SWINE FLU-RELATED TOTAL: 35
Three more Clark County deaths tied to H1N1 virus
The Southern Nevada Health District is reporting three more H1N1-related deaths for the week ending Dec. 19.
The patients were a 38-year-old woman, a 42-year-old man, and a 53-year-old man, each of whom had underlying medical conditions, district officials said in a release. One death occurred in early November and was reported to the health district last week.
This puts the total swine flu-related deaths for the year at 35 in Clark County.
To date, the health district has received 152,100 doses of the 2009 H1N1 influenza vaccine, some of which has been distributed to private providers. More than 360,000 doses have been delivered to private providers in Clark County by the Nevada State Health Division. The health district has administered more than 95,600 doses since October.
20,000 BABIES BORN
State’s population growth slows, rising just 1 percent
Nevada’s population growth has slowed, rising just 1 percent in the past year.
The U.S. Census Bureau on Wednesday estimated the state’s population as of July 1 as 2.64 million, about 27,000 more than in 2008.
About 20,000 of the new residents arrived through childbirth. The census bureau estimates 11,000 people moved to Nevada from elsewhere, while 4,000 left the state.
The fastest growing states were Wyoming, Utah and Texas.
The official census count conducted every 10 years will be in early 2010. That count is used to determine how many congressional seats each state is awarded, and Nevada is expected to pick up another seat for a total of four.
AFFAIR, $96,000 CITED
Watchdog group puts Ensign on 2009 list of ethics scandals
A government watchdog group has put Nevada U.S. Sen. John Ensign on its Top 10 list of ethics scandals for 2009.
Citizens for Responsibility and Ethics listed the Nevada Republican for his conduct involving his affair with Cindy Hampton, a former campaign staffer and wife of his then-administrative assistant Doug Hampton.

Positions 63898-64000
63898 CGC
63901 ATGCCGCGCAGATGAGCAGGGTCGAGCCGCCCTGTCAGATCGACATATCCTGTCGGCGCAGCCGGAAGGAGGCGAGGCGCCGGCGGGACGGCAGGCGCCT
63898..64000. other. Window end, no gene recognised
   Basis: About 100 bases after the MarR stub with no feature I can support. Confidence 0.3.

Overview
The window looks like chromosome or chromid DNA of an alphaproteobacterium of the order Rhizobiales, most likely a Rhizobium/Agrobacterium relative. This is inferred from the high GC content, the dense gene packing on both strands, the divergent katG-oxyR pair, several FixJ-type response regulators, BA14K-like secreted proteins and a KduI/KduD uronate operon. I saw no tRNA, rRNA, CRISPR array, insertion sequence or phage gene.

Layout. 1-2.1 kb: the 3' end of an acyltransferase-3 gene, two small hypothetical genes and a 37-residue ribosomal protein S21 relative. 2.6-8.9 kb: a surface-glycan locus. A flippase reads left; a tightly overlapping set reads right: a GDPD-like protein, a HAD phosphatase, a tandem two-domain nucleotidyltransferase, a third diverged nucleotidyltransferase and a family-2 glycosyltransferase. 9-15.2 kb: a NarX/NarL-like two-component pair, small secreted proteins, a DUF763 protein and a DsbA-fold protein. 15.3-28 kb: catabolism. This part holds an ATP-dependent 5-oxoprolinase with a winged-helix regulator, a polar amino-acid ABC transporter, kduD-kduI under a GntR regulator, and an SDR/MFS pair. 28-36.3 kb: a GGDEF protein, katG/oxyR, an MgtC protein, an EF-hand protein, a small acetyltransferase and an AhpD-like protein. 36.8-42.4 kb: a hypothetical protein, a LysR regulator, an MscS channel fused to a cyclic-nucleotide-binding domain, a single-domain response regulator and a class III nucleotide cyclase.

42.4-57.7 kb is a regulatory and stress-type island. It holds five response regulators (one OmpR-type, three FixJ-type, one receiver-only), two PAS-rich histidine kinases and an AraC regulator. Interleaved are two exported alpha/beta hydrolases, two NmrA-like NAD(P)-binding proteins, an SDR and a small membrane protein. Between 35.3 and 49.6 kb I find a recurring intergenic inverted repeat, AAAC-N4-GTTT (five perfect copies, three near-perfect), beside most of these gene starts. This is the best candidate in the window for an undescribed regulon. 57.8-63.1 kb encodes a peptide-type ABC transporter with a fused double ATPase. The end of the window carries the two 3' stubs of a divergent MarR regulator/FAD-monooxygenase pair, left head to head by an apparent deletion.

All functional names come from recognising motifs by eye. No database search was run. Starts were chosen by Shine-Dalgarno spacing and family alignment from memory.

The Washington, D.C.-based group takes Ensign to task for failing to disclose $96,000 Ensign’s parents paid to the Hamptons, and his efforts to help Doug Hampton become a lobbyist. Ensign says the money was a gift.
Republican Sen. Tom Coburn of Oklahoma also was criticized for helping Hampton violate the lobbying ban by meeting with Hampton’s lobbying clients.
The watchdog group filed a complaint with the Senate Ethics Committee seeking an investigation.
Ensign has acknowledged the affair.
DEPARTMENT OF DEFENSE MONEY
Desert Research Institute to create dust-detecting system
Nevada’s Desert Research Institute will receive $1.2 million to create a mobile aerosol monitoring system for the Department of Defense.
The funding was included in a military appropriations conference report and announced this week by U.S. Senate Majority Leader Harry Reid, D-Nev.
Officials say the system will help the military better understand the relationships between troop exposure to desert dust and respiratory and other health problems.
They say it also will allow them to determine the effects of dust on military equipment.
BACK AT WORK
Jackson’s doctor filmed by documentary crew
When Michael Jackson’s embattled personal physician returned to work last month, cameras were rolling.
Miranda Sevcik, a spokeswoman for Dr. Conrad Murray, confirms that a British documentary crew chronicled his first day back at a Houston clinic for the poor.
Murray returned to the clinic Nov. 23 and was greeted by several patients and his pastor.
Murray remains under investigation for his role in Jackson’s June 25 death. No charges have been filed, but investigators are looking into whether Murray improperly administered the pop superstar the powerful anesthetic propofol.